• R can output plots in PDF, PostScript and SVG formats using Cairo if available.
  • Gnuplot 4.4 now uses Cairo for rendering PDF and PNG output.[21]
  • Internet Browser for PlayStation 3 uses Cairo since system software update 4.10.
  • Synfig 0.64 now supports optional Cairo rendering.
  • On-demand graphing of time series data in Graphite.
  • The Konfabulator/Yahoo widget engine uses Cairo for identical output to both Win32 and Quartz on Mac OS/X.
  • SolveSpace, free and open source 2D and 3D CAD software.



Keith Packard and Carl Worth founded the Cairo project for use in the X Window System.[2] It was originally (until at least 2003) called Xr or Xr/Xc. The name was changed to emphasize the idea of a cross-platform library to access display server, not tied to the X Window System.[22] The name Cairo derives from the original name Xr, interpreted as the Greek letters chi and rho.[23]

Complex text layout


Cairo handles Latin and CJK based fonts, but does not directly support complex text layout fonts, which require shaping the glyphs. The Cairo developers recommend using Pango, which provides complex text layout and can integrate with Cairo.[24]

See also



  1. ^ "Carl's boring web pages". cworth.org. 2013. Retrieved 11 July 2014.
  2. ^ a b "Xr: Cross-device Rendering for Vector Graphics". Retrieved 2009-06-08.
  3. ^ "Cairo 1.18 Released - First Stable Release In Five Years". www.phoronix.com. Retrieved 2023-09-23.
  4. ^ "Cairo homepage". Retrieved 2010-10-30.
  5. ^ "Cairo Language Bindings". Retrieved 2014-04-16.
  6. ^ "SDL". Cairo. 2009-02-17. Retrieved 2014-11-03.
  7. ^ Chris Wilson (2009-07-22). "New OpenGL backend merged". Retrieved 2010-02-12.
  8. ^ Øyvind Kolås (2008-01-24). "Announcing OpenVG backend". Retrieved 2010-02-12.
  9. ^ Vladimir Vukićević (2008-05-06). "Well Isn't That Qt". Archived from the original on 2010-04-09. Retrieved 2010-02-12.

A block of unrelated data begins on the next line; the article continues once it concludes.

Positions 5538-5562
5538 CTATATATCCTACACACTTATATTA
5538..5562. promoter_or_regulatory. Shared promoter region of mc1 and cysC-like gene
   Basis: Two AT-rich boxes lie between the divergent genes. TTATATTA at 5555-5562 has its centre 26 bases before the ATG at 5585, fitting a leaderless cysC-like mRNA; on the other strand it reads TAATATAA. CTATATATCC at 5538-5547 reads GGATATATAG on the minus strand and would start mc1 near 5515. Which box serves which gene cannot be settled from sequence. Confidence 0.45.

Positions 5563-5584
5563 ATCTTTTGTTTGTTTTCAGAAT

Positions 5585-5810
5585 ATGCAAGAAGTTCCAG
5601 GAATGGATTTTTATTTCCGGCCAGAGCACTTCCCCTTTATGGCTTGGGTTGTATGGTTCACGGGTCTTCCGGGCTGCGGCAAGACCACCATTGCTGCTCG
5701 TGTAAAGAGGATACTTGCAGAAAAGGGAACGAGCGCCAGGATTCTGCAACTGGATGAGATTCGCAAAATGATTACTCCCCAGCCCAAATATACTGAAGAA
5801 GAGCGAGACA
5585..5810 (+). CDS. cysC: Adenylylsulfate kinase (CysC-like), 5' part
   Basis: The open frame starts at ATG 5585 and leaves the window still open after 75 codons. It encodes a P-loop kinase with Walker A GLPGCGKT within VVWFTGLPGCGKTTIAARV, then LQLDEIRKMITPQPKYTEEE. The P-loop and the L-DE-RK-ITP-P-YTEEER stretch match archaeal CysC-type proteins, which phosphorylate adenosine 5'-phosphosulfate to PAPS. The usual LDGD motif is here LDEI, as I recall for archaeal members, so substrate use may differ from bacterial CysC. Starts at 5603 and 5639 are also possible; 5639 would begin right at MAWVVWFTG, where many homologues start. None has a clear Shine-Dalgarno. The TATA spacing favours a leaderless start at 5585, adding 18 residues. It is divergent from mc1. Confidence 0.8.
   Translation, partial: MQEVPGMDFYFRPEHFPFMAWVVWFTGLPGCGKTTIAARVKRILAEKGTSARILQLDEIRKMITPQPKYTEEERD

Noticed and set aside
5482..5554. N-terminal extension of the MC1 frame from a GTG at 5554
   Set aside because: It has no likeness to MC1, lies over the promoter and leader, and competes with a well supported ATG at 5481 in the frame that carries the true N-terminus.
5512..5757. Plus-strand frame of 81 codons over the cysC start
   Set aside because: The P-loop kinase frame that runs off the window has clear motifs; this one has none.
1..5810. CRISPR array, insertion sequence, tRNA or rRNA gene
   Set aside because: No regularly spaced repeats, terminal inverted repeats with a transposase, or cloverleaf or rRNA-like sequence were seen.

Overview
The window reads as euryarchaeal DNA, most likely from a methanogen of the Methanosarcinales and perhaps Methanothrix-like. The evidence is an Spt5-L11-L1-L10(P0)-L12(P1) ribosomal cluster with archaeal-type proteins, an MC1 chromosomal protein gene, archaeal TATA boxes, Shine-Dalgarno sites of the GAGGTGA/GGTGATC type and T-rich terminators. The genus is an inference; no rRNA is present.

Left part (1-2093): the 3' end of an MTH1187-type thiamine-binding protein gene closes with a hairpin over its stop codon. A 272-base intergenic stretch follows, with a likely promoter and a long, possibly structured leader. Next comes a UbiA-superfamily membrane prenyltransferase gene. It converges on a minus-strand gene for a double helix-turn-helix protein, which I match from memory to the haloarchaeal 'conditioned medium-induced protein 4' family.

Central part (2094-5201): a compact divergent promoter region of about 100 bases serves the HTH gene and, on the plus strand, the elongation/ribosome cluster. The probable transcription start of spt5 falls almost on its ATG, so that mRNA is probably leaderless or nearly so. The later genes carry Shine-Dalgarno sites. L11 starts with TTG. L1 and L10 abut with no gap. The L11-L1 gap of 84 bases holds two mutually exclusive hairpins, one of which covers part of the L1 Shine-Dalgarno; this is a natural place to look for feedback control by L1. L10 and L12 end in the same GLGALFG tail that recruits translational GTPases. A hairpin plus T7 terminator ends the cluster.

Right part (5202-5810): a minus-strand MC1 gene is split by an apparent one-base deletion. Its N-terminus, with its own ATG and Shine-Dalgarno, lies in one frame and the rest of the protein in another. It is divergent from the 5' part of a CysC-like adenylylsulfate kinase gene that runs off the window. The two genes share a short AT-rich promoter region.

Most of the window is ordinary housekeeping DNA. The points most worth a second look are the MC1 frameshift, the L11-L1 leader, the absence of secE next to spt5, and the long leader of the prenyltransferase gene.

10. ^ Chris Wilson (2009-08-31). "Cool Stuff". Retrieved 2010-02-12.
  11. ^ Bas Schouten (2009-11-22). "Direct2D: Hardware Rendering a Browser". Retrieved 2010-02-12.
  12. ^ Larabel, Michael (2022-02-27). "Cairo graphics library drops many old backends". Phoronix. Retrieved 2022-06-05.
  13. ^ "GNOME/librsvg". GitHub.
  14. ^ "GTK+ to Use Cairo Vector Engine". Retrieved 2009-12-27.
  15. ^ "Details of package gtk-vector-screenshot in stretch". Debian. GitHub
  16. ^ "Mono - Drawing". Retrieved 2009-12-27.
  17. ^ "Moonlight Notes". Retrieved 2009-12-27.
  18. ^ "Gecko 1.9 Roadmap". Retrieved 2009-12-27.
  19. ^ "ReleaseNotes046". Inkscape Wiki. Retrieved 2008-03-31.
  20. ^ "ManimCE tutorial by TheoremOfBeethoven — ManimCE tutorial by TB documentation". zavden.github.io. Retrieved 2023-01-29.
  21. ^ "Gnuplot version 4.4.0 announcement". Gnuplot homepage. Archived from the original on 2011-05-14. Retrieved 2011-02-22.
  22. ^ "Mailing list thread about the Cairo name change". 15 July 2003. Retrieved 2009-06-08.
  23. ^ "Mailing list thread about the Cairo name change". 12 July 2003. Retrieved 2006-12-02.
  24. ^ "How do I use Pango instead of Cairo's "toy" text API?". Retrieved 2024-03-20.